Home prices continue to hit new highs with the latest increase in May, a slowdown from April’s increase but still up month-over-month, according to the House Price Index released by the Federal Housing Finance Agency.
Home prices increased 0.4% monthly in May, according to the seasonally adjusted monthly House Price Index. This is down from the downwardly revised increase of 0.6% in April. Year-over-year, home prices increased 6.9%.
The chart below shows home prices surpassed their previous 2012 peak in early-2016, and continued to increase, consistently hitting a new peak.
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The FHFA monthly HPI is calculated using home sales price information from mortgages sold to, or guaranteed by, Fannie Mae and Freddie Mac. Because of this, the selection excludes high-end homes bought with jumbo loans or cash sales.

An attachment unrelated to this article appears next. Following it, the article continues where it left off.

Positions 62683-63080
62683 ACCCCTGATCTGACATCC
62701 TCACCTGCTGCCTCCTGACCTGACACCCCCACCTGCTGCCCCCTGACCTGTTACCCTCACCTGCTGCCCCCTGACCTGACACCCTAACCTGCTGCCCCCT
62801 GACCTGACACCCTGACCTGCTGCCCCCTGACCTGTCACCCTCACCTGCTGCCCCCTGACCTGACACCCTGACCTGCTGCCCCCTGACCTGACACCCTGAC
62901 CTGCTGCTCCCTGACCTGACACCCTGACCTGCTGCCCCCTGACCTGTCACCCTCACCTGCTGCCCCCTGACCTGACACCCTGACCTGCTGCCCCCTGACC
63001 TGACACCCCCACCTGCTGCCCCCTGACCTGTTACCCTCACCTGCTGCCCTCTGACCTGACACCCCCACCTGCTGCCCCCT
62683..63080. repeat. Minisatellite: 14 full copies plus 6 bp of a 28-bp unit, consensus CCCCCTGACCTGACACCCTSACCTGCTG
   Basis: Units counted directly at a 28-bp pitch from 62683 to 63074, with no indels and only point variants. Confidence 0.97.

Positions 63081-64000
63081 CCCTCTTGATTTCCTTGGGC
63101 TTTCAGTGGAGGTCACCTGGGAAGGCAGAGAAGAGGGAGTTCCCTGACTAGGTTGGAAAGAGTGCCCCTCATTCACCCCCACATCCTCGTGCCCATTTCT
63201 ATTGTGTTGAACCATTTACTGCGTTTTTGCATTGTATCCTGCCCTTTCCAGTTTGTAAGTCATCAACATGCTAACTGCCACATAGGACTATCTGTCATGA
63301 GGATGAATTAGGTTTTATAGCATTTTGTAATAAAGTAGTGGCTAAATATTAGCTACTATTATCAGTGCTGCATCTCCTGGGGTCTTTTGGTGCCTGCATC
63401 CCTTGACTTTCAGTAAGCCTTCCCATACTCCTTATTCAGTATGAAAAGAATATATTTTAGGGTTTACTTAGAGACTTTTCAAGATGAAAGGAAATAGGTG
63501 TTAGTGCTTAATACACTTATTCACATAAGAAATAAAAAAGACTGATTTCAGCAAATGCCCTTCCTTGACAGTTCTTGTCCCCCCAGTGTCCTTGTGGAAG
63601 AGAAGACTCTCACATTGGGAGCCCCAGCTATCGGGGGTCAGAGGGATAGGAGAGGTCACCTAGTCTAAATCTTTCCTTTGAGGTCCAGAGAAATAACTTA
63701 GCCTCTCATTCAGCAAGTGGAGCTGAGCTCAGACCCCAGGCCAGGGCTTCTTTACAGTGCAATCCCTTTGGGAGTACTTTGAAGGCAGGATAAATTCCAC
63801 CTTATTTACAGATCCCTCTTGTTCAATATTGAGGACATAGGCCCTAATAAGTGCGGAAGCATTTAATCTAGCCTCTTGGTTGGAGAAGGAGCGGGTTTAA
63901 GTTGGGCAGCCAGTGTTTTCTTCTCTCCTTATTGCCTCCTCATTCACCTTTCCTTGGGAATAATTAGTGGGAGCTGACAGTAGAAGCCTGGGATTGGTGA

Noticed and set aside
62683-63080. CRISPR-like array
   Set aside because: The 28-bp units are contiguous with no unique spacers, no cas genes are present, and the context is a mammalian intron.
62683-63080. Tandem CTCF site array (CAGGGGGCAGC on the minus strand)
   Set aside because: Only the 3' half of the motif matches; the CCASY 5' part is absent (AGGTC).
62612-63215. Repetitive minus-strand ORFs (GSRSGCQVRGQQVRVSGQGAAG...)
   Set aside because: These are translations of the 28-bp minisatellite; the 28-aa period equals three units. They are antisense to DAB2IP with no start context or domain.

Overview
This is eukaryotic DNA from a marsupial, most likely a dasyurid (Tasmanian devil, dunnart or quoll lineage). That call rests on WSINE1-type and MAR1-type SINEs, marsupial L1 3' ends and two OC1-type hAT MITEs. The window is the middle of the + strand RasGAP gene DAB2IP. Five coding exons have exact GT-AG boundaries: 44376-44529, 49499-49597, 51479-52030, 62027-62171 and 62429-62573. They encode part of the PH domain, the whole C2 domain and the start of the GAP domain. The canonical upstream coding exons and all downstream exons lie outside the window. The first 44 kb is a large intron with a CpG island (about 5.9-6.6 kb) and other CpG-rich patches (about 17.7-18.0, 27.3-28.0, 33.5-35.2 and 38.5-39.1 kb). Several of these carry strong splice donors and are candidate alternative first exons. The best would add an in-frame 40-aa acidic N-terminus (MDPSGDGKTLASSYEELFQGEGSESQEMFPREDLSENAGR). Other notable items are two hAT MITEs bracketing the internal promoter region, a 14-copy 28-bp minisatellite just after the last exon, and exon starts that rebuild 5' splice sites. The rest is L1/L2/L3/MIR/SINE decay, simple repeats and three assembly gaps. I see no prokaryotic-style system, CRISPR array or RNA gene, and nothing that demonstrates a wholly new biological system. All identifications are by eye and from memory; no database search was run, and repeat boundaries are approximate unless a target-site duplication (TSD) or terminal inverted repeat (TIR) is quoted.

Other measures also show increasing home prices. The latest Case-Shiller report, released Tuesday morning, also showed a home price increase of 0.2% after seasonal adjustment. However, despite these increases, S&P Dow Jones Indices’ managing director explained housing is not repeating the bubble period. Here’s why.
Regionally, home price changes from April to May ranged from a drop of 0.5% in the Middle Atlantic division to a 1% increase in the West South Central division. Annually, all changes were positive, ranging from an increase of 4% in the Middle Atlantic division to an increase of 8.7% in the Pacific division.
Here is a list of which states are in each of those divisions:
Middle Atlantic: New York, New Jersey, Pennsylvania
West South Central: Oklahoma, Arkansas, Texas, Louisiana
Pacific: Hawaii, Alaska, Washington, Oregon, California